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Feud! (1987)      

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Details (Sinclair ZX Spectrum) Supported platforms Artwork and Media
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Bulldog Software
Arcade Adventure
Binary Design Ltd, John Pickford, Ste Pickford, Pete Harrison
Kempston, Interface 2, Cursor
Audio cassette

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Amstrad CPC
Commodore 64
Sinclair ZX Spectrum

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Your Reviews

John and Ste Pickford (Unknown)   22nd Mar 2013 01:26
The original Deathmatch! Feud is a battle between two characters; the wizard Learic, controlled by the player, and his evil brother Leanoric, controlled by the computer. Both must compete for resources in the village and the surrounding landscape, with which to make the spells in their spellbook with which they attack each other.

Following on from designing Zub, John's next move was to design a game which he wasn't actually going to program, which meant designing the game on paper before development began for the first time, and directing the efforts of another programming team.

Ste writes: "Working on Feud required a significant step up in professionalism. Rather than making it up as we went along, John had designed the game in advance, or a significant part of it, and I'd planned the map layout on paper before touching a computer.

Although we'd both produced plenty of design and concept material for incomplete or undeveloped games while still at school, this was different; we were in a commercial environment now. There were deadlines to meet, a development team to direct, and nobody to blame if it all went wrong.

Pete, who was the original artist at Binary Design (doing the graphics for Deathwake, Max Headroom, Glider Rider and others), had been promoted (or demoted as we artists liked to joke) to programmer and wrote the Spectrum version, which along with the Amstrad version was excellent.

The C64 version went rather differently. The programmer was one of those guys used to working on his own, doing his own graphics and sound for his own game, and not only was he not that well adapted to working in a team, he also didn't take well to the (then new) idea of there being a 'game designer' involved telling him how the game would work.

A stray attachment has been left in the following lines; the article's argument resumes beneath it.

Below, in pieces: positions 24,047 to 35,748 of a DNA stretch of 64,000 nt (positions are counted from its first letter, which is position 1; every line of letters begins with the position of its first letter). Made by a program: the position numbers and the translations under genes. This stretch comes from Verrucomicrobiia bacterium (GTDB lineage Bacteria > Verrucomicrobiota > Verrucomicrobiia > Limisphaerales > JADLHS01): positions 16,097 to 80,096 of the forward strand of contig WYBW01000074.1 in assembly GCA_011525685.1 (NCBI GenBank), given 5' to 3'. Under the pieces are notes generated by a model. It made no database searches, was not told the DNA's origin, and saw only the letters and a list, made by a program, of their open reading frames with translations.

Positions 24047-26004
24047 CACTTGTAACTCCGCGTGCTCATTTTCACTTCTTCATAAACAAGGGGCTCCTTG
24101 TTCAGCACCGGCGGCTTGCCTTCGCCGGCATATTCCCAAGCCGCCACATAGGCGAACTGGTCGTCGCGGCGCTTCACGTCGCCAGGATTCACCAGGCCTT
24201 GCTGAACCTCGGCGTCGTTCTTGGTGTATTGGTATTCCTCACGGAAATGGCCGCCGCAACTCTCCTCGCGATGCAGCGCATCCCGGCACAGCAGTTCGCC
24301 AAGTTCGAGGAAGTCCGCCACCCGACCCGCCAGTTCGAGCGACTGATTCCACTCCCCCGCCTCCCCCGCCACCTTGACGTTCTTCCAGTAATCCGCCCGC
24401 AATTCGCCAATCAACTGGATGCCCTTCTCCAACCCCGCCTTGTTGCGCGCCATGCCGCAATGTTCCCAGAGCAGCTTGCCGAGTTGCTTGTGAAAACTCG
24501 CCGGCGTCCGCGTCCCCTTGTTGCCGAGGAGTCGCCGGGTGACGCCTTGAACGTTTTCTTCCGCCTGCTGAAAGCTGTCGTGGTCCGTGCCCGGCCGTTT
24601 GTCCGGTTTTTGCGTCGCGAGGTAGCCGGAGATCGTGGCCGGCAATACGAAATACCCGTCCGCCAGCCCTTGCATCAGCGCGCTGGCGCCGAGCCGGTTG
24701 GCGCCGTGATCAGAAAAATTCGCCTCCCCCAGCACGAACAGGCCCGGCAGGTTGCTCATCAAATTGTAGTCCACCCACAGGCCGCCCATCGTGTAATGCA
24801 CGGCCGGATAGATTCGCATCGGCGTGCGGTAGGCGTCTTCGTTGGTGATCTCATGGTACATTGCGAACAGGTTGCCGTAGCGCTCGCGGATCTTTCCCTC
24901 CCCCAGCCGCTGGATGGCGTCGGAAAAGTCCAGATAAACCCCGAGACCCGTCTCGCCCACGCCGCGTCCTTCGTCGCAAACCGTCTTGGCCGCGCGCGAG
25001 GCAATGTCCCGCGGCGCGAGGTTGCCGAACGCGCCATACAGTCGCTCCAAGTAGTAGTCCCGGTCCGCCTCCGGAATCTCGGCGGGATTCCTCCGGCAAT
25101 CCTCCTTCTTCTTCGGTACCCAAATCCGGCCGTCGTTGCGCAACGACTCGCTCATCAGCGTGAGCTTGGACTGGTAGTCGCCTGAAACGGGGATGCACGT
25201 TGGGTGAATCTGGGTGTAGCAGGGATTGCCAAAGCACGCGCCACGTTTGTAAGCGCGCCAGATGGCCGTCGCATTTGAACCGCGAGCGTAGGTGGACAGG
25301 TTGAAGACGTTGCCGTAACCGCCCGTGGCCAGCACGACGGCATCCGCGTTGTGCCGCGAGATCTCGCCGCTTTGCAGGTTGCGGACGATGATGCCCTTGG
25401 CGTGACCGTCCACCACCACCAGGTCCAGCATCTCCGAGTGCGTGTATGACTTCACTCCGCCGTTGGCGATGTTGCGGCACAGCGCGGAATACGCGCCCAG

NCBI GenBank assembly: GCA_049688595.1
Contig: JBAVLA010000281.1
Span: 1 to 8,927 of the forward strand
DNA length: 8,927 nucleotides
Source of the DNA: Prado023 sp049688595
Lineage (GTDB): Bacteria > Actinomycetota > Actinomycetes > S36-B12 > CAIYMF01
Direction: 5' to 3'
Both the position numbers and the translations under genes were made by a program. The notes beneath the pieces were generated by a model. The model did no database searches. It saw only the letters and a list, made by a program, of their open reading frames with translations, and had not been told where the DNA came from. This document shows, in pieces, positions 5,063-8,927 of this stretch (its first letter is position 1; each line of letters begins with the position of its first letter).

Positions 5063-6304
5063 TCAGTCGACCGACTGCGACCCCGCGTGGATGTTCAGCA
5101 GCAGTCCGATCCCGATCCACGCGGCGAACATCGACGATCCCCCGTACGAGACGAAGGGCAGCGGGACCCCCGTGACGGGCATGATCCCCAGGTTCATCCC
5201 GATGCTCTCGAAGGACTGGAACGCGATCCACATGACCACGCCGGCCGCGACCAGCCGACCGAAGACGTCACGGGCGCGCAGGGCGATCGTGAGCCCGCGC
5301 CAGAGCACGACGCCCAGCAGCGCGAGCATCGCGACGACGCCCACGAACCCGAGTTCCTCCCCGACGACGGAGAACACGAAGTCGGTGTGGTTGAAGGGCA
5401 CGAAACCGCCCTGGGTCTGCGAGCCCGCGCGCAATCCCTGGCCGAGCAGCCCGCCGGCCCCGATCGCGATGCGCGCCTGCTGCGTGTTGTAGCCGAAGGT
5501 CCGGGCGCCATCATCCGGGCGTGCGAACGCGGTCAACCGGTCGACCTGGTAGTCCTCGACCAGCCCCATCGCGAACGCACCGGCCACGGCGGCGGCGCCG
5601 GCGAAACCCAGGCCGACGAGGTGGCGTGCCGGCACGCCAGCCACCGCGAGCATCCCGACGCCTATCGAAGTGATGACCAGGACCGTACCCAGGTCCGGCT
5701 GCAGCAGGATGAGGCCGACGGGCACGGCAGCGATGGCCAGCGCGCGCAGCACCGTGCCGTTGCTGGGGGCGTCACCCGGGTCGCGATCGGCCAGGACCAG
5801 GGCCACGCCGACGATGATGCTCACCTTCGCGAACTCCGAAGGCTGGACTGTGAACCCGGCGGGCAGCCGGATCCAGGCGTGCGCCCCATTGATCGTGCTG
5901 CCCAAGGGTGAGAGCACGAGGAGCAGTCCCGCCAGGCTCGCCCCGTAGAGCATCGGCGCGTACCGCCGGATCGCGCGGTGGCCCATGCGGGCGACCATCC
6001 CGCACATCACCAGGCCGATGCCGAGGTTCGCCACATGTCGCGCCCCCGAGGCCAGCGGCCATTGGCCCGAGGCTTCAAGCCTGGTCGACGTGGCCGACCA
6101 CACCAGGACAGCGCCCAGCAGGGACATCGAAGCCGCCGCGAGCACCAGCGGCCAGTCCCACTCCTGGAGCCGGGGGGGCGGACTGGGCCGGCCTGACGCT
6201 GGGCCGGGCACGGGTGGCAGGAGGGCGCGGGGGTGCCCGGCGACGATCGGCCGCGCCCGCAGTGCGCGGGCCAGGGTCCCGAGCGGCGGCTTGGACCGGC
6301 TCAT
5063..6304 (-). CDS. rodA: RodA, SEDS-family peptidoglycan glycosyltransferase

There was no strong management structure at the time. John Pickford wasn't actually on the Feud team (he was team leader and programmer on Zub or Amaurote at the time, I think), he was just the guy who had came up with the game design, so the C64 coder choose to simply ignore him.

He didn't get the (fundamental) idea that there was a properly designed map for the game, even though it didn't scroll smoothly like other C64 games. The map was split into screen sized pages. He decided to ignore the carefully positioned layout data for each screen's objects which I'd prepared and plonked trees and bushes around randomly on each screen.

Because he had no map stored in memory he was unable to use the (even more fundamental) AI code for the enemy wizard, which was the heart of the game. Leanoric was supposed to be running around the same map as you, the player, and it was vital for your sense of excitement and tension that you had an idea where he was and where he was going, and that you could beat him to his destination and foil his plans.

On the C64 only Leanoric's position on screen was tracked, not his position on a map. Once he walked off screen he would appear back on screen again after a random delay, from a random direction, so it was not uncommon for him to walk off the top of the screen and instantly walk back on from the bottom. And because of dodgy positioning, there were loads of sections where two screens didn't join up properly so you would walk into trees and walls as you flipped screens.


Still, that version aside, the game worked out well, got a great critical response, sold incredibly well, got an Amiga remake and even an Oliver Frey magazine cover! We still joke that it was the game that invented the 'Deathmatch' against an AI 'bot'. There have even been a few fan remakes in recent years, which is incredibly flattering.

We should definitely return to some of the ideas we had for Feud and develop them further..."

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This title was first added on 21st September 2011
This title was most recently updated on 23rd August 2014

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